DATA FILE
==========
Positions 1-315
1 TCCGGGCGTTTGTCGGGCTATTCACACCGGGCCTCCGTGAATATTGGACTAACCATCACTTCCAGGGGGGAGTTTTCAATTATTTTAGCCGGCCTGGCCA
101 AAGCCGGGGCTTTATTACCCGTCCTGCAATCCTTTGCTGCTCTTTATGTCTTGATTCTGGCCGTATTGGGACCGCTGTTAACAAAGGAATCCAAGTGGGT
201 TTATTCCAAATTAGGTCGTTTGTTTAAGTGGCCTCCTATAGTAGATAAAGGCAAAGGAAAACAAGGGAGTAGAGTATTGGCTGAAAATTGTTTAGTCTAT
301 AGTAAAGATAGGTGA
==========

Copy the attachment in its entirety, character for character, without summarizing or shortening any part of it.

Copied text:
Positions 1-315
1 TCCGGGCGTTTGTCGGGCTATTCACACCGGGCCTCCGTGAATATTGGACTAACCATCACTTCCAGGGGGGAGTTTTCAATTATTTTAGCCGGCCTGGCCA
101 AAGCCGGGGCTTTATTACCCGTCCTGCAATCCTTTGCTGCTCTTTATGTCTTGATTCTGGCCGTATTGGGACCGCTGTTAACAAAGGAATCCAAGTGGGT
201 TTATTCCAAATTAGGTCGTTTGTTTAAGTGGCCTCCTATAGTAGATAAAGGCAAAGGAAAACAAGGGAGTAGAGTATTGGCTGAAAATTGTTTAGTCTAT
301 AGTAAAGATAGGTGA